June 23, 2009
Ford’s decision to build an all-new car in the Territory was one of the bravest made by a car company involved in the local industry. Thankfully for those involved it proved an exceptionally good decision, but had it gone wrong it could easily have spelt the end for Ford in Australia as we know it.
The decision is credited to Geoff Polites, then the boss of Ford Australia who had brought the company back from the brink after suffering an alarming sales slump through the years of the controversial AU Falcon.
Polites made a number of brave decisions while heading Ford, his gamble to invest heavily in BA instead of doing a simple cosmetic makeover of the AU being the first. That one worked a treat and the Falcon is now back in the game, and it can only be assumed that it gave him the confidence to push ahead with the Territory.
The Territory shouldn’t have come as a surprise to anyone listening to Polites at his monthly briefings when he took every opportunity to talk up the success of SUVs. He could see that private car buyers were turning their backs on the traditional sedans and wagons and buying more and more four-wheel drives instead. From there it wasn’t a huge step to make the decision to build one of his own.
The formula Ford followed for building the Territory isn’t a new one. SUVs have been a regular part of the automotive diet for several years, and Ford has built plenty of them in other parts of the world.
One difference, a bold one at that, is that Ford decided to build a two-wheel drive version as well as the traditional four-wheel drive wagon. Polites recognised that many SUV buyers really just wanted a high riding, roomy station wagon for the perceived benefits of being able to see the road better and weren’t interested in going off the black top.
Apart from the drive train the Territory didn’t have much in common with the Falcon, it was fundamentally a new car from the ground up.
It rolled on a longer wheelbase than the Falcon, but was shorter in length and was much taller. Its shape was neat and clean, its lines uncluttered and purposeful, overall it was a neat looking wagon that fitted the new genre perfectly.
Inside it was roomy with comfortable accommodation for five in standard form, but up to seven adults with the optional third row, and plenty of space for everything a family needs to take with them when venturing out in the big wide world.
There was a host of natty little storage bins, cup holders and pockets to take small bits and pieces that might be needed while on the road, and the list of standard features was comprehensive.
Mechanically the Territory was similar to the BA Falcon. It had the same 182 kW 4.0-litre double overhead camshaft six-cylinder engine for power, the same four-speed automatic transmission with sequential sports shift and the choice of either rear-wheel drive or four-wheel drive.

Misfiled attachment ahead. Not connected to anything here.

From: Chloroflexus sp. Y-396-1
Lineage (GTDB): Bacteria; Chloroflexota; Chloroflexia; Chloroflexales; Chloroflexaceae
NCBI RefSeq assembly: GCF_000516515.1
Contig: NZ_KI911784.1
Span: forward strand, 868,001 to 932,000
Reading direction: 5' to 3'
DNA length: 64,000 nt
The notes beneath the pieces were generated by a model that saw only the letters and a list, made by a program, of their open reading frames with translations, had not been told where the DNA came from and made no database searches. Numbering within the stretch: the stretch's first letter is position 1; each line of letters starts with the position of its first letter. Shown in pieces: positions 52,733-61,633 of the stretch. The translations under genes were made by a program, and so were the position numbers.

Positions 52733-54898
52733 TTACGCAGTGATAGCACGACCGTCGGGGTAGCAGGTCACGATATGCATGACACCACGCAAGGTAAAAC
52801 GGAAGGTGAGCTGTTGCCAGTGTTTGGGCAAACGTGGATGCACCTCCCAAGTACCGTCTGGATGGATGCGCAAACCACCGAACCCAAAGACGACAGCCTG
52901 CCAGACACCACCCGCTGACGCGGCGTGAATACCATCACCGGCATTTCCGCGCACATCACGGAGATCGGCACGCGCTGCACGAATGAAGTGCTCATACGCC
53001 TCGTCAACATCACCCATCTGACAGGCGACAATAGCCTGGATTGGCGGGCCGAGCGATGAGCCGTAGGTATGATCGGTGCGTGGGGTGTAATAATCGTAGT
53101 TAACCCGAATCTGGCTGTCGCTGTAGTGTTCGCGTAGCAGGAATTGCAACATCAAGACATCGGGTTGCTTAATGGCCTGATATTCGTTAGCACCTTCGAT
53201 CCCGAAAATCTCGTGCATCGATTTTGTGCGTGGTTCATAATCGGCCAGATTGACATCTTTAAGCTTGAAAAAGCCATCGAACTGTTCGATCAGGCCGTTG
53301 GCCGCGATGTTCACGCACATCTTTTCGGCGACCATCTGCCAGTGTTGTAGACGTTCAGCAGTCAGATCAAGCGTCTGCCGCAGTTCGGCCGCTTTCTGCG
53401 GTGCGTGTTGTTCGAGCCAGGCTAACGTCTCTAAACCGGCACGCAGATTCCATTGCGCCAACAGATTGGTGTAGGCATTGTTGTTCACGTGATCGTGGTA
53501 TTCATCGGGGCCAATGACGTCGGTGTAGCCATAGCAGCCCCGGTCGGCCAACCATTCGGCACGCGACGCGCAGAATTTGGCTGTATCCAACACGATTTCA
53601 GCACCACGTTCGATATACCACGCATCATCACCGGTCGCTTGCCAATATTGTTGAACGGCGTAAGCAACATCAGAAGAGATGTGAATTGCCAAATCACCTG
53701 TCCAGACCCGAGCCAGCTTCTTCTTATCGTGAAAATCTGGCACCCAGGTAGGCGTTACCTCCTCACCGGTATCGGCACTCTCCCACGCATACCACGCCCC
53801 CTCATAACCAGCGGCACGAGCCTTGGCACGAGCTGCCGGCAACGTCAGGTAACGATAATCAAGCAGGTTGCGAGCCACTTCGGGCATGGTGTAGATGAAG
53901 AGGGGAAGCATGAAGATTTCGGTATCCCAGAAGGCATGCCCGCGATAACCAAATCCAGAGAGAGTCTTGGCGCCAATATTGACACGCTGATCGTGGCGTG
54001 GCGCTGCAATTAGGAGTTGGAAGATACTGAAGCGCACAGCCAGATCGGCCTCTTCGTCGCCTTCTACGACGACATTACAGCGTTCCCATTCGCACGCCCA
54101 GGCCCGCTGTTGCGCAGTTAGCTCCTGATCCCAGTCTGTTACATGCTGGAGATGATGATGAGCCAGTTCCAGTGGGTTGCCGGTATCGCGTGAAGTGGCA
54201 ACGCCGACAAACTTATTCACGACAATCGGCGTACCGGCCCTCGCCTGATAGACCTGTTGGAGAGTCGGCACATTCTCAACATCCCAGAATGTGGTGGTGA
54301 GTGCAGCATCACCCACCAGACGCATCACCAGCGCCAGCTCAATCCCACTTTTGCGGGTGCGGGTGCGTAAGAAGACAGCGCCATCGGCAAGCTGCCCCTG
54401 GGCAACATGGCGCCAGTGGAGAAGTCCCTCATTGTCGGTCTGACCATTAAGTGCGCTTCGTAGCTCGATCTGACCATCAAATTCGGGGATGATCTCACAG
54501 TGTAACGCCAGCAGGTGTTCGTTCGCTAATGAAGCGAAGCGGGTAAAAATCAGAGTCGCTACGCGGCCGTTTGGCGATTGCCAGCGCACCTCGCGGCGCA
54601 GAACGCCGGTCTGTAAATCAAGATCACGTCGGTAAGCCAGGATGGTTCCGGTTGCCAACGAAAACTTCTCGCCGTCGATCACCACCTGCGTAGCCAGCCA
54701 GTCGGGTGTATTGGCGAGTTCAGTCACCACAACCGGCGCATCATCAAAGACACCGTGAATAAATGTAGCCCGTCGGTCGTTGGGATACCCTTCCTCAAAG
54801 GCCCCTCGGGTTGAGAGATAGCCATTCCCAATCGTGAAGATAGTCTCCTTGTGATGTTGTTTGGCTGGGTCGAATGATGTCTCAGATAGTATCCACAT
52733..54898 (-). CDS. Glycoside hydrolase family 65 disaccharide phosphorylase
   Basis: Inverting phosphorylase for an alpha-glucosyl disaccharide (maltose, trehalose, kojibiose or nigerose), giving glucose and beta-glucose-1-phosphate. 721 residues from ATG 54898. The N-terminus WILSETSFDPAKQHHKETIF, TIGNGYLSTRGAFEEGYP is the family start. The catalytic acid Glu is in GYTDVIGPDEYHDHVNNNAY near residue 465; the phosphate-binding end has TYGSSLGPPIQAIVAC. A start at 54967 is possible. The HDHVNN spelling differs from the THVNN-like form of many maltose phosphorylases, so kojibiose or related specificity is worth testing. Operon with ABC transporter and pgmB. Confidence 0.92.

While it rode higher than the Falcon the suspension was similar, the Territory boasting independent front suspension with the Falcon’s control blade independent rear. Brakes were disc front and rear with anti-skid electronics, traction control and grade control for offroad safety.
The TX paved the way to the new Territory, but it still had plenty of standard features an owner could boast about. There was air-conditioning, trip computer, adjustable pedals, power windows, cloth trim, CD player and remote central locking. For more there was the TS, which also came with dual climate control air, cruise, rear cargo shelf, velour trim, six-CD stacker and alloy wheels. Step up to the range-topping Ghia and you also drove away holding a leather-wrapped steering wheel, seated on leather trimmed power driver’s seat looking into an auto dimming rear view mirror.
IN THE SHOP
Being barely two years old the Territory is still in its infancy so there’s not much to report from the field. Few will have been driven off road, certainly the two-wheel drive cars will have stuck to the black top, but it’s worth checking underneath four-wheel drives for any damage that might have been sustained by driving off road. When Cars Guide tested one shortly after its release the fuel tank guard was damaged from grounding in a rut on a bush track and a section of the rear bumper was dislodged when caught on the road while attempting a steep climb.
There’s plenty of choice on the market so it’s well worth being choosey and walking away from a car that shows the signs of offroad use. They’re also used as family cars so look for damage to trim and interior fittings caused by kids bored during the journey. Being favoured for family transport look for dings and dents from the daily shopping centre car park grand prix.
Some owners are concerned about the fuel consumption and looking to convert to dual-fuel. Ford doesn’t offer a system, but there are aftermarket systems available to convert the Territory to dual-fuel to save on running costs. Later reports are that the Territory suffered failure of the front suspension lower control arm ball joints, and there are a number of worrying reports of brake hoses failing.
IN A CRASH
The concern with high riding cars is that the higher centre of gravity means sloppier handling, but the Territory rides and handles quite well with no obvious problems because of the higher ride. Four-wheel disc brakes with ABS anti-skid and brake force distribution electronics, power steering and independent suspension make an impressive primary safety package for crash avoidance. All models boast dual front airbags, but with side curtain airbags the TS and Ghia offer superior secondary crash protection.
• car park dings and scratches
• underbody damage from offroad usage
• good visibility from high driving position
• clean simple styling
• room for up to seven
• generally reliable engine and gearbox
• can be converted to dual-fuel
THE BOTTOM LINE
Roomy reliable wagon with proven Falcon mechanicals makes the Territory an attractive family package.